This week, Harvard University has retired the term “house master” in favor of the more familiar “faculty dean.”
In 2015, protests began on the Harvard campus that indicated students believed there was a link between the term “house master” and a history of slavery.
By the beginning of December, Harvard had decided to change the “house master” title, with the unanimous support of their residential leaders.
“Never before had the house leaders been so united in their belief that such a change is important to our efforts to create an intellectually, socially, and personally transformative experience for our students,” Michael D. Smith, dean of arts and sciences said in a letter to the students, staff, and faculty of Harvard University on Wednesday.
The choice made to change the term “house master” did not come easily to Harvard officials. It took them a couple of months to settle on a new term, one that would be instantly recognizable and inclusive.
The term “faculty dean” was revealed this week and will be in effect immediately.
“[The faculty dean] title reflects our House leaders’ high standing in the joint academic and administrative hierarchy of [Harvard] College and is easily understood by prospective students and their families, who might not (yet!) be deeply familiar with Harvard College’s residential system,” Smith went on to write, according to the Boston Globe.
Rakesh Khurana, another Harvard University dean, was interviewed by the university newspaper when the decision to make the change was made public. He told the Harvard Gazette that he, personally, saw the change as long overdue and a step in the right direction.
“I have not felt comfortable personally with the title … The recommendation to change the title has been a thoughtful one, rooted in a broad effort to ensure that [Harvard] College’s rhetoric, expectations, and practices around our historically unique roles reflects and serves the 21st century needs of residential student life.”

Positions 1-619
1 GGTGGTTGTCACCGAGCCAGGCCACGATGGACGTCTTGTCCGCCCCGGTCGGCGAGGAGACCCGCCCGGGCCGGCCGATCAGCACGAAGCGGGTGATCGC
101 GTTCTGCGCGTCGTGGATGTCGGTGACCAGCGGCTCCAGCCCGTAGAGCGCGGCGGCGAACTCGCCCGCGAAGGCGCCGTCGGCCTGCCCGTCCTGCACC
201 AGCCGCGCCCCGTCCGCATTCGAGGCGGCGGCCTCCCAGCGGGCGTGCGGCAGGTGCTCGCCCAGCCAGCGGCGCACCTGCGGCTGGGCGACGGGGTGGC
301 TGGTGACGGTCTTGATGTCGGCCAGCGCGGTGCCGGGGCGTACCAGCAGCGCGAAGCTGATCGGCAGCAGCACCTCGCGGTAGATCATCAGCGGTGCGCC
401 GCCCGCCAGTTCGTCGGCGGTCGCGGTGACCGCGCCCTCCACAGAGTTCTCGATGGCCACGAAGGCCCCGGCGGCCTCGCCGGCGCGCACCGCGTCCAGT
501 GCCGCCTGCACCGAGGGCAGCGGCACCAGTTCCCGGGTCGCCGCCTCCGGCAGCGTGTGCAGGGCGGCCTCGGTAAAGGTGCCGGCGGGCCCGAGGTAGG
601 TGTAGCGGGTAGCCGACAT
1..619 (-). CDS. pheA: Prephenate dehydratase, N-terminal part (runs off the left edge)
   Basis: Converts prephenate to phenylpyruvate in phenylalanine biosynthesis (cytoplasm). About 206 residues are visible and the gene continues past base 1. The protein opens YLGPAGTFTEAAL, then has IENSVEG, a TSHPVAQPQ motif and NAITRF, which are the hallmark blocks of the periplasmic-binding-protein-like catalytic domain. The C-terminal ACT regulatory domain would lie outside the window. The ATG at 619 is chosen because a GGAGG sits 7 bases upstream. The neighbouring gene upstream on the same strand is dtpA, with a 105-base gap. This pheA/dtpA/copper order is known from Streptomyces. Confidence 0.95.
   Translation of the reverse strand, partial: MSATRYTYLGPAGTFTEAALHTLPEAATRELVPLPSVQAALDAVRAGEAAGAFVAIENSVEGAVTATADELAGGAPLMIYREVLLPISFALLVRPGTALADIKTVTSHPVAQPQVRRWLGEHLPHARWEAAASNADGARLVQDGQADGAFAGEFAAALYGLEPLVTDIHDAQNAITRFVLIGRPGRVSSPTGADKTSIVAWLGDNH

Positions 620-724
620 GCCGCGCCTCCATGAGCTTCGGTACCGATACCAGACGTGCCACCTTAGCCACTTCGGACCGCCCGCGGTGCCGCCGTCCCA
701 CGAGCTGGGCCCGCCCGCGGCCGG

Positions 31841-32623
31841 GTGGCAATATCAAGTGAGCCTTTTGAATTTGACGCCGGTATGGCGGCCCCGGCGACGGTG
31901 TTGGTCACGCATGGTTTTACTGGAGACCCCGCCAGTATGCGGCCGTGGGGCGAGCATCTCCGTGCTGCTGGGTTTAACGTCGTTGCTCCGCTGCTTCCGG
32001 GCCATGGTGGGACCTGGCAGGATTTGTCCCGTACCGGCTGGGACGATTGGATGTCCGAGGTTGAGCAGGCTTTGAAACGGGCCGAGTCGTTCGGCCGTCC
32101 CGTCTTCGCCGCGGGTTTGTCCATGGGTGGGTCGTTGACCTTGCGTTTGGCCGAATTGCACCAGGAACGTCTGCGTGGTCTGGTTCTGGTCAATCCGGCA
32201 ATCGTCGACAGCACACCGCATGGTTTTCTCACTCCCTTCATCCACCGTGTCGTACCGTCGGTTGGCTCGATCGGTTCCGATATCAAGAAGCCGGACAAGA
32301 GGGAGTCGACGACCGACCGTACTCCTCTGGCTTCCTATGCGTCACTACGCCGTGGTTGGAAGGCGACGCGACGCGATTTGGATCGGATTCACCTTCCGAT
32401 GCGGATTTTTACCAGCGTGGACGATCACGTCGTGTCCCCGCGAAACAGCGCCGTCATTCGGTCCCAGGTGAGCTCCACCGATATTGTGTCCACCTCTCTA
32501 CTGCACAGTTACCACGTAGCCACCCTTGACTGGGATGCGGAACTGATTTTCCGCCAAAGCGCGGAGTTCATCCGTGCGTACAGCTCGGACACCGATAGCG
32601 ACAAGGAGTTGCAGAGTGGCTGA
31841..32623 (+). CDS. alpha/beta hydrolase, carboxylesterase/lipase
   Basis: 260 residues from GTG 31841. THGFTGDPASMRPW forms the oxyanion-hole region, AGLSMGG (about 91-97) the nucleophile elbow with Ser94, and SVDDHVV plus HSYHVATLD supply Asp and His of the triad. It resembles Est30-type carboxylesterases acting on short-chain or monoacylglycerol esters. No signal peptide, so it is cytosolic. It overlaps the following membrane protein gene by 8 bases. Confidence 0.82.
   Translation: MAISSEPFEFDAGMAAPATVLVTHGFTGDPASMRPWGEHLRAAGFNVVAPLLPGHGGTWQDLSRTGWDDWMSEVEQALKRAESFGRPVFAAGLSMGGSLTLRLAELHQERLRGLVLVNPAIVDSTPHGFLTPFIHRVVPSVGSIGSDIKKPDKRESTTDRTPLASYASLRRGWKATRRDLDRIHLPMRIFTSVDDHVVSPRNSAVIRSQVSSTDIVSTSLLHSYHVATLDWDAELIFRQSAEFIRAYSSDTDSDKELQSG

Despite the positive feedback from students and faculty alike, officials from Harvard University have gone out of their way to defend the use of the “house master” term.
According to Smith, no real connection has ever been shown between slavery and the use of the “house master” term.
“I have not been shown any direct connection between the term House Master and the institution of slavery,” he wrote. “The term House Master is and will remain a part of [Harvard] College’s long and proud history.”
The title “house master” was developed from the European roots of the word “master,” which referenced heads of household, teachers, and chief servants. It was not meant as a reference to the corrupted version of the word “master” as used in times, and areas, affected by slavery.
Although the change of the “house master” term was well-supported, Smith has urged people to understand that it is more about making Harvard University more inclusive and not about admission of guilt.
“I want to emphasize that a decision to change does not necessarily mean that what came before was wrong,” the Harvard University dean wrote. “The academic context of the term has always been clear. Many alumni will remember House leaders as the Master of their beloved House, and they should have no qualms in doing so.”
Although many of the protesters are happy with the change, some are a little more skeptical.
“I think it’s a good title, my only worry is that the college might pat itself on the back for doing the name change and then forget about issues of greater cultural import on campus,” Harvard University undergraduate student, William Greenlaw, told the Crimson.
[Photo by Darren McCollester/Newsmakers]